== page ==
[Marxism] First things first [Re: British Government Refuses To Discuss Sovereignty of Mal
Jscotlive at aol.com
Jscotlive at aol.com
Tue Mar 31 01:10:25 MDT 2009
A few things worth remembering about the war over the Malvinas in 1982 are
i) The skill and courage of the Argentinean fighter pilots, who despite
suffering high casualties continued to fly in low to attack British ships
anchored in the bay. Their courage was attested to by the British. Ironically, I
seem to recall that the Argentinean pilots may have been British trained.
ii) The sinking of the Belgrano by a British submarine as it was heading
away from the 200 mile exclusion zone which the British had placed around the
island. I think 2-250 sailors drowned in the sinking and the disgusting
triumphalist headline of 'Gotcha' which appeared in Murdoch's Sun newspaper the next
day in the UK summed up the jingoism and nationalism which had been whipped
up by the Thatcher government at the time.
iii) The vulnerability of British ships to the Exocet ship to ship missiles
used by the Argentineans. These were French made and they were responsible
for sinking 2 or 3 British destroyers and escorts.
iv) Rumours of American mercenaries fighting for the Argentineans,
subsequently captured during the Battle of Goose Green by British paras and executed
due to the scandal such an incident would have created if it got out. I
researched this rumour a few years ago, looking to perhaps do a story on it, but
all I could find were a few random claims by British soldiers who'd served in
the war but did not themselves see or come across any Americans. Their
statements consisted of rumours among the troops, citing that certain telescopic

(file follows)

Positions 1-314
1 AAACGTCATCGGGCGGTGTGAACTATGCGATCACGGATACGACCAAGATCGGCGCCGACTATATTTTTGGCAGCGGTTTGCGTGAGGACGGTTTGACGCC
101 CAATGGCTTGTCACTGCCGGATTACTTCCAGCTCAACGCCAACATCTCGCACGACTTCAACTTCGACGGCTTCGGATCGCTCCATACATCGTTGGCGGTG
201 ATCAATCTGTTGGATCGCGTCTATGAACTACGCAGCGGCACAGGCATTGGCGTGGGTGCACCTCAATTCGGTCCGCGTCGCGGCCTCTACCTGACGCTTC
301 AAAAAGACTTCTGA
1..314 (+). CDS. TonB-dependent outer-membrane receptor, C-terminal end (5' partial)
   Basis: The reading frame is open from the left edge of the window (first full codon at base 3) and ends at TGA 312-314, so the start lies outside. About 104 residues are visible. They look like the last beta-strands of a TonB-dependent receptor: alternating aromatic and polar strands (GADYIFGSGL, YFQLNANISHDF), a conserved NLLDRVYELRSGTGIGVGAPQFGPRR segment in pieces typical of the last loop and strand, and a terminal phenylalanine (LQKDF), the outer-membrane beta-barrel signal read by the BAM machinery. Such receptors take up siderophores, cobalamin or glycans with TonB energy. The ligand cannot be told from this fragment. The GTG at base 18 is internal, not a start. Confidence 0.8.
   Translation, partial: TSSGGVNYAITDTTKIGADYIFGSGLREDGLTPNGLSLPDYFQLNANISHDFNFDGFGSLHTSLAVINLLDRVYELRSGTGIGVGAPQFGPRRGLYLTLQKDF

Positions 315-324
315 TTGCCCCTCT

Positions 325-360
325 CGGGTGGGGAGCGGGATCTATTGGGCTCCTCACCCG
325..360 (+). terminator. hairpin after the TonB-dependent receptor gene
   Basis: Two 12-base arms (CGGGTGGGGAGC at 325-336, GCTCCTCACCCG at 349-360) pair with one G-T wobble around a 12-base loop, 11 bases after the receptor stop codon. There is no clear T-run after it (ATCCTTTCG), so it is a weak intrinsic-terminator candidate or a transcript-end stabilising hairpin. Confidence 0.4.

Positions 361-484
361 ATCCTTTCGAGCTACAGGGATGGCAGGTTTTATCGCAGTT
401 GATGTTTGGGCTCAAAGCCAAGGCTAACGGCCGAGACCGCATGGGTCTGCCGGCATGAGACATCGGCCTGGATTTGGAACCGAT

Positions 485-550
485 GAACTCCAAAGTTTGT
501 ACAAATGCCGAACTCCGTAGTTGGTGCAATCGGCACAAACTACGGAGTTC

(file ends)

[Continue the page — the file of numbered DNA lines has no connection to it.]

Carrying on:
rifles only available to US military personnel at the time were found after the
battle and the skill of the Argentinean snipers, which they attributed to
the possibility that they were in fact American. Then again, perhaps this is
another example of the congenital racism of all imperialist armies, which
refuse to acknowledge that non Europeans can fight as well as they can.
v) Most important was the ability of Thatcher to use the triumphalism and
patriotism of the British victory to go on and press ahead with her attacks on
the British working class at home as she implemented the free market
structural adjustment of the UK economy. I don't know how strong the antiwar movement
against the war was in the UK at the time, but the victory of the British
was a disaster for the working class, the lessons of which should never be
forgotten. This is why it's sad to see the British troops leaving Iraq this week
in some semblance of order, enabling the govt to claim the mission a success.
The only way Marxists and anti-imperialists should wish to see their
nation's troops leaving an occupied country is the way the Americans left Saigon
back in 1975, hanging off helicopters as they flee for their lives.
Finally, any honest accounting of the war would admit that the Argentineans
lost the war more than the British won it. A military junta more concerned
with maintaining itself in power failed to prosecute the war beyond a certain
point, keeping Argentina's best troops back in case needed against their own
people, etc. I think they miscalculated the willingness of Thatcher to assemble
and despatch a military task force 18,000 miles in order to fight over a few
hundred islanders and sheep. Of course the fact is that in the South
Atlantic there are significant oil and gas deposits.
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